Fiber photometry is an optical method that is based on the principle of measuring the light emitted from fluorescent molecules via time-correlated single-photon counting (TCSPC)- based fiber optics. From this principle, we know that the realization of this experiment requires probe tools that can express fluorescence in the tissue, as well as a set of equipment that can transmit fluorescence and detect it.
Then we look at the fluorescence tools first. Currently the most commonly used fluorescence tools are divided into calcium indicators, neurotransmitter indicators, voltage indicators and so on. Because there are many kinds of animal models for experimental applications, and also we need to study specific brain regions or even specific kinds of cells, gene editing techniques have been widely used for probe development.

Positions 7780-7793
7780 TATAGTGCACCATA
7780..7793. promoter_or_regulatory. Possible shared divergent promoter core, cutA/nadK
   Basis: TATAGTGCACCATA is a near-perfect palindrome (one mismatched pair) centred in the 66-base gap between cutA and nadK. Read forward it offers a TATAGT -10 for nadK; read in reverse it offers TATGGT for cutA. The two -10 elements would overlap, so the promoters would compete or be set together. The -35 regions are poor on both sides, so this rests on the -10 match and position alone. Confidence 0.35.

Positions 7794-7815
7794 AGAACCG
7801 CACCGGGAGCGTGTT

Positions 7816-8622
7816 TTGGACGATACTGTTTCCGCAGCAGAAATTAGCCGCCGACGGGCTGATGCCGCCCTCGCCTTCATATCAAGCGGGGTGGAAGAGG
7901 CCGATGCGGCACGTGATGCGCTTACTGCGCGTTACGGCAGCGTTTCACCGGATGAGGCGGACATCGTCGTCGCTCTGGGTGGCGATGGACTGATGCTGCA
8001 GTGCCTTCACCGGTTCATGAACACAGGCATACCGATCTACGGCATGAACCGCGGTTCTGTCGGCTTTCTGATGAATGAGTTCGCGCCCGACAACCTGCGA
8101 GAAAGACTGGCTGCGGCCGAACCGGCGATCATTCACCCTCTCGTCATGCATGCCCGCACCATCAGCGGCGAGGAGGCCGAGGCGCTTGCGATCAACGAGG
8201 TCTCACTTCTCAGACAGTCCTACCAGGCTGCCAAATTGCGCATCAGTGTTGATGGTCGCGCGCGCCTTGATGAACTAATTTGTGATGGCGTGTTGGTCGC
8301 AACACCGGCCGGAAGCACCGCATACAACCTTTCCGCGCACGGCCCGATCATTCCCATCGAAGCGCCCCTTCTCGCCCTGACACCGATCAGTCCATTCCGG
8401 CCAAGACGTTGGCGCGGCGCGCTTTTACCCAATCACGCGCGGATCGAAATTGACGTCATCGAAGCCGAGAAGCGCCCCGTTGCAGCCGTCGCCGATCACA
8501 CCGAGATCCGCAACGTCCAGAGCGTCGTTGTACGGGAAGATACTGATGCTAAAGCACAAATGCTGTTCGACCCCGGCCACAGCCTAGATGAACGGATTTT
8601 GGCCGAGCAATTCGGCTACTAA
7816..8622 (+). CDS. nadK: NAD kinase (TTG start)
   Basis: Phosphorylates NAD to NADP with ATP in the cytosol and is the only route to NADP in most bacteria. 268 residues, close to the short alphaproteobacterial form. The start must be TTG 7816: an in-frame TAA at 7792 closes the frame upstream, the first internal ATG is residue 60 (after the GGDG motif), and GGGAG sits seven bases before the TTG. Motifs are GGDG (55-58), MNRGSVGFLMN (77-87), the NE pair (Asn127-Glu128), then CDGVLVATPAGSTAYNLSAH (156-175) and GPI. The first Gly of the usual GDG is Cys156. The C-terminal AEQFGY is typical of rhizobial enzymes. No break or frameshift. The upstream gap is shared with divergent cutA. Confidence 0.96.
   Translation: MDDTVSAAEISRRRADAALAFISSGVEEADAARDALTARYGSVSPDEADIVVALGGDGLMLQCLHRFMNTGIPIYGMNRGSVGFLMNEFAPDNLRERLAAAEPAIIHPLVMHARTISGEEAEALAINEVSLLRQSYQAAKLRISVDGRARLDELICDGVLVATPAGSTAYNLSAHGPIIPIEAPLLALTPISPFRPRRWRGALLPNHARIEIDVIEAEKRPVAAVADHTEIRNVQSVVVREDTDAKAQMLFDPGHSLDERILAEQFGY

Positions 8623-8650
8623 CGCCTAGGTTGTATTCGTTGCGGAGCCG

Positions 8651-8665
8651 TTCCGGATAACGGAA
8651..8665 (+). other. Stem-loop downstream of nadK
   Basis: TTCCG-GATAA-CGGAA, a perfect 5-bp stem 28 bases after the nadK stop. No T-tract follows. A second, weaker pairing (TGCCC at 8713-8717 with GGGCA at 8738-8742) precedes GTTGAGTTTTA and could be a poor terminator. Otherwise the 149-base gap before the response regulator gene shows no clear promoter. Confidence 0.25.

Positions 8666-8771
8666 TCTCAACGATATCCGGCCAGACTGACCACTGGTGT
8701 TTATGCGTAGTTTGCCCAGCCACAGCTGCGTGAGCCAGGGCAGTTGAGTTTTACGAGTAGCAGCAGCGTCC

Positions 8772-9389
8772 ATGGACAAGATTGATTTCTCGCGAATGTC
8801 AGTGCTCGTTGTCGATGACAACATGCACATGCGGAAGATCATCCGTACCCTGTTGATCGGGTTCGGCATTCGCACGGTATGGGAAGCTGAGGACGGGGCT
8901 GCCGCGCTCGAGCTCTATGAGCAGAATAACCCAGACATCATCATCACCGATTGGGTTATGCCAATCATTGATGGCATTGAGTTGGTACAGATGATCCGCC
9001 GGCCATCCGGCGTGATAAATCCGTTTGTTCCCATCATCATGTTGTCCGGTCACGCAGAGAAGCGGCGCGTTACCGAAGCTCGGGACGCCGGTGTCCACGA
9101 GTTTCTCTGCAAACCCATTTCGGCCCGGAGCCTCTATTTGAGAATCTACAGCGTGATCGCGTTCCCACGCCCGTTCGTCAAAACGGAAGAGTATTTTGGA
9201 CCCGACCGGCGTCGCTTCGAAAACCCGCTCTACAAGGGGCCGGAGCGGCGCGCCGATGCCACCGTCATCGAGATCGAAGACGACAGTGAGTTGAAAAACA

Common genetically encoded calcium indicators (GECIs) are fluorescent proteins derived from green fluorescent protein (GFP, etc.) and its variants (e.g., circularly arranged GFP, YFP, CFP, RFP, etc.) fused to calmodulin (CaM) and the M13 domain of myosin light chain kinase. When Ca2+ is present, it binds to CaM, leading to interaction between the M13 and CaM structural domains, triggering a structural rearrangement of cpEGFP, which enhances the green/red fluorescence signal.
The more widely used GECIs are: GCaMP, Pericams, Cameleons, TN-XXL and Twitch, among which GCaMP6, GCaMP7 are now widely used in in vivo calcium imaging studies due to its superior sensitivity. The following is a summary of the types of the common GECIs.